Governance & Risk Management , Risk Assessments

FFIEC Sheds Light on Use of Cybersecurity Assessment Tool

Two Regulatory Agency Officials Describe New FAQ Guide
FFIEC Sheds Light on Use of Cybersecurity Assessment Tool

Since the Federal Financial Institutions Examination Council released its Cybersecurity Assessment Tool in July 2015, banking institutions have raised numerous questions about how they should use the tool to address risk and whether it should be included as part of IT examinations with federal banking regulators (see Banks to FFIEC: Cyber Tool is Flawed).

In response, the FFIEC has released a "frequently asked questions" guide to help clarify how the council expects the tool to be used, experts from one of FFIEC's five regulatory agencies explain in this in-depth interview with Information Security Media Group.

Tim Segerson, deputy director of the Office of Examination and Insurance at the National Credit Union Administration, acknowledges the FAQ, which sheds light on regulators' expectations, won't answer every question that banking institutions have about the tool. All of the FFIEC agencies, including the NCUA, the Federal Deposit Insurance Corp., the Federal Reserve Board, the Office of the Comptroller of the Currency and the Consumer Financial Protection Bureau, reached a consensus on what was most important to include, he explains.

One key point the FAQ reiterates is that use of the Cybersecurity Assessment Tool is not mandatory, nor is its use a required part of the IT examination process, says Wayne Trout, supervisor of critical infrastructure and cybersecurity within the NCUA's Office of Examination and Insurance.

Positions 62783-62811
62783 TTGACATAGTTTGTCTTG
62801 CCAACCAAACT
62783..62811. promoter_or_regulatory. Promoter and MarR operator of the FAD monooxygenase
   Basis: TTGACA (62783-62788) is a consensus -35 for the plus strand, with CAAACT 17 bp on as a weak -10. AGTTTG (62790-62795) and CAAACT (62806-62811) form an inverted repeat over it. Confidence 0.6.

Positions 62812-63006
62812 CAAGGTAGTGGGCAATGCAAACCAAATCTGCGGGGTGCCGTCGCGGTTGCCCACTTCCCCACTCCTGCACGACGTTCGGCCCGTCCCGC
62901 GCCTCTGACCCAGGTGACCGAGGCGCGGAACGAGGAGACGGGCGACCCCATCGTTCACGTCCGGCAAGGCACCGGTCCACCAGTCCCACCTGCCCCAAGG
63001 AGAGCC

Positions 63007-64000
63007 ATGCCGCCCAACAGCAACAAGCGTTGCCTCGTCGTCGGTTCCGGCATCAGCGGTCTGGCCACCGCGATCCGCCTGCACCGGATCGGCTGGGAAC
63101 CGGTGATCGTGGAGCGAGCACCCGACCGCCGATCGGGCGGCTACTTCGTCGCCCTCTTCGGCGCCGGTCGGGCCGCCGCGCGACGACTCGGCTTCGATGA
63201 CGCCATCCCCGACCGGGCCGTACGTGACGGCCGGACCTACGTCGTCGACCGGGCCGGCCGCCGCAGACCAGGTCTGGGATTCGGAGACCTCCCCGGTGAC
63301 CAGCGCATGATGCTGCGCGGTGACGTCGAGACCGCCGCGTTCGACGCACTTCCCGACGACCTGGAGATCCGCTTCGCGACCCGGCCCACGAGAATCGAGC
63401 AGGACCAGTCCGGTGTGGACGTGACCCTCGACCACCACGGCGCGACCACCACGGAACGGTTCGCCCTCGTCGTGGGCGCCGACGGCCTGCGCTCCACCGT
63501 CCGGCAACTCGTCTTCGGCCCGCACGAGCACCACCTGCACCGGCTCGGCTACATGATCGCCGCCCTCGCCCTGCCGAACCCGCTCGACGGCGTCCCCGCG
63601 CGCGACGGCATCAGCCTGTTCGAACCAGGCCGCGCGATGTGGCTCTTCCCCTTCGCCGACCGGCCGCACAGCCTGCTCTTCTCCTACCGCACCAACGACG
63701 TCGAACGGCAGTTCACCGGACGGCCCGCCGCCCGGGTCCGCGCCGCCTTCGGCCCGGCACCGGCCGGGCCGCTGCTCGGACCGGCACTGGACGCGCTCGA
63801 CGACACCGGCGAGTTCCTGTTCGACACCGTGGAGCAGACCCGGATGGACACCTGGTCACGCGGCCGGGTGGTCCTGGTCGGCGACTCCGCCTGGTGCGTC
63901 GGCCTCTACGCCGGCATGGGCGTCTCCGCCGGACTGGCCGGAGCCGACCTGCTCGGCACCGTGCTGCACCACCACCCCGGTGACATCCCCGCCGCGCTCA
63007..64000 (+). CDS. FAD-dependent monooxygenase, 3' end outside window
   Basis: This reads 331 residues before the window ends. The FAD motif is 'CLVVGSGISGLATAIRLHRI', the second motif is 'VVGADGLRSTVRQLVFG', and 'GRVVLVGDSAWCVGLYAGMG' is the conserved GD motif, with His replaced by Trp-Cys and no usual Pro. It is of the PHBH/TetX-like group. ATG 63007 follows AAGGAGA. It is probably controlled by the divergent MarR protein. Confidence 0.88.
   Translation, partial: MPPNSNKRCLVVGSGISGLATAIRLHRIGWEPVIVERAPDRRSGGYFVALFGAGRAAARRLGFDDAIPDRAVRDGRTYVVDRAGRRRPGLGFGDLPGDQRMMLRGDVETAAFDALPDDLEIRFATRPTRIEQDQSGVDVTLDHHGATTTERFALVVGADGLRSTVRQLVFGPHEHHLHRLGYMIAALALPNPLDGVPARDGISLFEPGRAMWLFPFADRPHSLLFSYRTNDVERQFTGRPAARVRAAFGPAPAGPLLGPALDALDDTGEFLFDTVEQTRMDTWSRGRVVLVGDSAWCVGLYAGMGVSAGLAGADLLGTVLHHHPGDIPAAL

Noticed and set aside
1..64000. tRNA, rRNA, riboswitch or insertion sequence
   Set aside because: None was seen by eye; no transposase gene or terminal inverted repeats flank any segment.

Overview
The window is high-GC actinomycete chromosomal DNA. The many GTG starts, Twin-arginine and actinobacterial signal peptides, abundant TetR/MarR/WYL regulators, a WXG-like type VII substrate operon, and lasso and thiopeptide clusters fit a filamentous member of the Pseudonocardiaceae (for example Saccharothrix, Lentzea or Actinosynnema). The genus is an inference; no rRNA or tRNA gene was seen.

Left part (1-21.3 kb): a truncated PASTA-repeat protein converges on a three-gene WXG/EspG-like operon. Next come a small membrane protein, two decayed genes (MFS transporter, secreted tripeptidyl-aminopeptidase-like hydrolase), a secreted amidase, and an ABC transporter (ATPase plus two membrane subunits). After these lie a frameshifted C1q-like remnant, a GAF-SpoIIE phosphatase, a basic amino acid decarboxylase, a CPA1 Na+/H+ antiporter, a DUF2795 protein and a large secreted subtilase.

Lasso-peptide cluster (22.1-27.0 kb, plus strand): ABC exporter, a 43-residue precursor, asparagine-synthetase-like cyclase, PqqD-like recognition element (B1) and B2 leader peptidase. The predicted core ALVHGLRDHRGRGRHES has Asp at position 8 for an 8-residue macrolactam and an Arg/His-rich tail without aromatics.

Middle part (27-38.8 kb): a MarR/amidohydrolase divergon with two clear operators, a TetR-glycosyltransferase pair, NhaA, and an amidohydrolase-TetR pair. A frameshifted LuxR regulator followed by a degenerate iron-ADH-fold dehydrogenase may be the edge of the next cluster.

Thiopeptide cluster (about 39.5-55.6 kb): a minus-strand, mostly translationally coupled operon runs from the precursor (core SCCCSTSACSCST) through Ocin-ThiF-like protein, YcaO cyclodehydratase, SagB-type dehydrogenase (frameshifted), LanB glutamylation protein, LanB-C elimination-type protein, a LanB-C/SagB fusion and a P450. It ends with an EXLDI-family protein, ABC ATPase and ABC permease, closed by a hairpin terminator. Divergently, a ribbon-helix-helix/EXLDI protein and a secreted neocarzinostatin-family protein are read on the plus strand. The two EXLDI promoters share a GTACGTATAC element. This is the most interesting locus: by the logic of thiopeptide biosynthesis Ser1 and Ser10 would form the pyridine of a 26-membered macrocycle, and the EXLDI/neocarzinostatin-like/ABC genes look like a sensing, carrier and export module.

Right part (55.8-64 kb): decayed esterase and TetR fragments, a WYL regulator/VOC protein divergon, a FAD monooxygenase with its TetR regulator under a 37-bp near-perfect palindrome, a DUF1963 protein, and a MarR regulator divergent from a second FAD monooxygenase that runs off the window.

"On the examination process right now, for institutions that have ... actually gone through and completed the assessment tool, examiners are engaging in conversation with those institutions' managers and determining what the institution rated themselves in the inherent risk profile, as well as [how] the institution rates themselves in the maturity portion of the tool," Trout says.

For instance, by talking with credit unions about how they rate themselves in certain categories, Trout says it became clear to NCUA examiners that some institutions had trouble interpreting portions of the tool, such as those related to the use of cybersecurity controls that might be outsourced to a third party.

During this interview (see audio link below image), Segerson and Trout also discuss:

  • Why the Cybersecurity Assessment Tool has not yet been automated;
  • How the Cybersecurity Assessment Tool aligns with the NIST Cybersecurity Framework; and
  • How the tool could evolve.

At the NCUA, Segerson oversees the operations of the Office of Examination and Insurance and assists the director with implementation of policies related to examinations, supervision and insurance, and guaranty-fund risk management.

Trout, supervisor of critical infrastructure and cybersecurity within the Office of Examination and Insurance, served as an NCUA representative to the FFIEC Cybersecurity Critical Infrastructure Working Group to assist in developing portions of the Cybersecurity Assessment Tool.

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